remcohe Posted November 5, 2014 Share Posted November 5, 2014 So this is the beginning of a build that has it's roots in 2008 when I purchased a Model Airways Sopwith Camel kit. I started it right away and quickly realized that I was not very happy with the quality of the kit. To give an idea, the britannica cast parts are rough and need a lot of clean up, the laser cut parts have a lot of char to remove and the provided wood for the airframe is of low quality birchwood. The model quickly disappeared in a pile of unfinished plastic models. About 2 years later I switched my plastic kit building hobby to wooden ship modeling and was quickly absorbed by it. Although I had long thought wooden models could never reach the level of detail found in a plastic kit with some aftermarket sets, overtime I discovered the opposite is true (although more difficult). For me working with wood is much more pleasant than working with plastic or resin, wood shavings and sanding dust are way less annoying than the sanding dust of plastic let alone resin (I really hate resin dust). So I was really happy building my 18th Century Swan class ship. But the Sopwith kit down in the kit pile kept drawing my attention and now I will give it an other try but not with the kit. I'm not going to try to make the best of the kit but just start from scratch and make the best possible scale replica I can produce. I ordered plans from Replicraft and those are really stunning, there are folks using there plans to make a full scale airworthy replica. 6 sheets of 160 x 80 cm (approx 5 x 2,5 feet) crammed with details, to give you an impression: So this build will involve a decent amount of woodworking but also lots of small parts I will create using an etching service, so lots of drawing involved to. I have never done a photo etch set so that will be a nice challenge. If there is enough intrest I even might create a building manual and provide the etch set for others to have their own Sopwith Build. The engine will be a model in it self with plenty of lathe work, either brass or aluminium. So still lots of planning to do and preparing before I can actually start but I will post updates here when ready. One of the decisions I need to make now is the type of wood I'm going to use, either Castello or Swiss Pear. I really like to work with Castello but most replica's I found on the web are build from a wood that looks more like Pear. While all the bigger models I see use a much lighter colored wood. Maybe a combination of Castello for the delicate wing ribs and Pear for the square beams... Suggestions are welcome. Along the way I will decide which specific aircraft I will build Remco 3 Link to comment Share on other sites More sharing options...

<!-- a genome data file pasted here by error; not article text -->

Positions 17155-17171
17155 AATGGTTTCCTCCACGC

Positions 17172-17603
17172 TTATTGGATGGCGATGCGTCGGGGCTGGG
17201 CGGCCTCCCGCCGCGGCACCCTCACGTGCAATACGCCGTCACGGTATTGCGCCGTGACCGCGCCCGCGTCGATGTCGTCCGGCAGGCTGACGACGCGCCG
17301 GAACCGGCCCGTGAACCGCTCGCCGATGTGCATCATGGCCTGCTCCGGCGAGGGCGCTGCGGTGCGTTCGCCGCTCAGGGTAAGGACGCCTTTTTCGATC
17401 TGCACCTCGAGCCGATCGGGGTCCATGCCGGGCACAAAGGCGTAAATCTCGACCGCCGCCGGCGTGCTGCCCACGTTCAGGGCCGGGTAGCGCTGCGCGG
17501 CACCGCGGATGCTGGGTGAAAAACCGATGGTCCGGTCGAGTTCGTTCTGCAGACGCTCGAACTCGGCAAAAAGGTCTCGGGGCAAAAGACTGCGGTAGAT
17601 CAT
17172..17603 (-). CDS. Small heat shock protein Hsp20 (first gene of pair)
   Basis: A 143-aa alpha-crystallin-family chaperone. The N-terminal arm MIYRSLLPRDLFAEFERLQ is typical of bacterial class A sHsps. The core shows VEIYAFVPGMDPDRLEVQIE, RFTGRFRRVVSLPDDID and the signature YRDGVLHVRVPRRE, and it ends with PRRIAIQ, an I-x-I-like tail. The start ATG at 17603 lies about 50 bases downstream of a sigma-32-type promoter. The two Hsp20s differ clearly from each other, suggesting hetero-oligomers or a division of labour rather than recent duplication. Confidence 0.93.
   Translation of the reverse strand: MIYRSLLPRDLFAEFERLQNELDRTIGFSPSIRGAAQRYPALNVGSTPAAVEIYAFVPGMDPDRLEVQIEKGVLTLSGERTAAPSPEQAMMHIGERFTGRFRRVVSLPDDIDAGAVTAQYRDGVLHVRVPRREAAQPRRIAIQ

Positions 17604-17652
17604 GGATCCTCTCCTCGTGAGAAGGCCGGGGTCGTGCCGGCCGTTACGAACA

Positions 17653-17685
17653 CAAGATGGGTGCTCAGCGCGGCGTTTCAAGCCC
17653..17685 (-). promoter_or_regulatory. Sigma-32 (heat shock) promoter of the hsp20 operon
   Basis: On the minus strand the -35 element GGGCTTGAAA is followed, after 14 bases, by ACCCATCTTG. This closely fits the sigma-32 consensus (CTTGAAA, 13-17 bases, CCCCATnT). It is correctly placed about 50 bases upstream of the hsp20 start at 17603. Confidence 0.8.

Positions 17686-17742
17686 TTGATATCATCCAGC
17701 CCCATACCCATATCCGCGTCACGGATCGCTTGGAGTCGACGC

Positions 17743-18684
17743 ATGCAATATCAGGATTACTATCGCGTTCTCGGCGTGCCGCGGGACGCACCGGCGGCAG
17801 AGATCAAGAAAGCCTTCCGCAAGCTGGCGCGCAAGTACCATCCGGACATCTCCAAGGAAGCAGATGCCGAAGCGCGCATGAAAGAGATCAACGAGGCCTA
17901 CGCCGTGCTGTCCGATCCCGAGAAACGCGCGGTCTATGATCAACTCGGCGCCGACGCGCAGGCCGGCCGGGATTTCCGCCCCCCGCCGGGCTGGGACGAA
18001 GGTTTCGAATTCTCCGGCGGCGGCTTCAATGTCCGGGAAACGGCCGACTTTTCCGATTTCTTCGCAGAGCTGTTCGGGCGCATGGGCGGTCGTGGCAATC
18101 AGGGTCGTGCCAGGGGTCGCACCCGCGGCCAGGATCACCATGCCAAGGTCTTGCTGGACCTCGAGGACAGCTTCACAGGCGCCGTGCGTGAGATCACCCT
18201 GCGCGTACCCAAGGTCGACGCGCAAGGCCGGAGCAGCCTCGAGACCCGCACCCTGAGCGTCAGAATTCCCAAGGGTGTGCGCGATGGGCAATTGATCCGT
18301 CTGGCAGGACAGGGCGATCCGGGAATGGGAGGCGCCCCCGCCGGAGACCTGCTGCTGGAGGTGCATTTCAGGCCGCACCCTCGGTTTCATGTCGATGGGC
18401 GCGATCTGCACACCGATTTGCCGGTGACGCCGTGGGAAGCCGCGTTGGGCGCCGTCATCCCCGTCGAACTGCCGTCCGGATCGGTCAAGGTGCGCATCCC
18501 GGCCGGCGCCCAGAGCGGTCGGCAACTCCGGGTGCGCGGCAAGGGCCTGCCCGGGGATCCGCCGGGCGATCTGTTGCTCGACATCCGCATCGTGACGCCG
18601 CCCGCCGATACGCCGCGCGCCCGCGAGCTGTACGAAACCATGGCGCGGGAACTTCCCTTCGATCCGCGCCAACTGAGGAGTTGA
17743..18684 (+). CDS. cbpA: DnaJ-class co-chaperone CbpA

Create an account or sign in to comment
You need to be a member in order to leave a comment
Create an account
Sign up for a new account in our community. It's easy!Register a new account
Already have an account? Sign in here.Sign In Now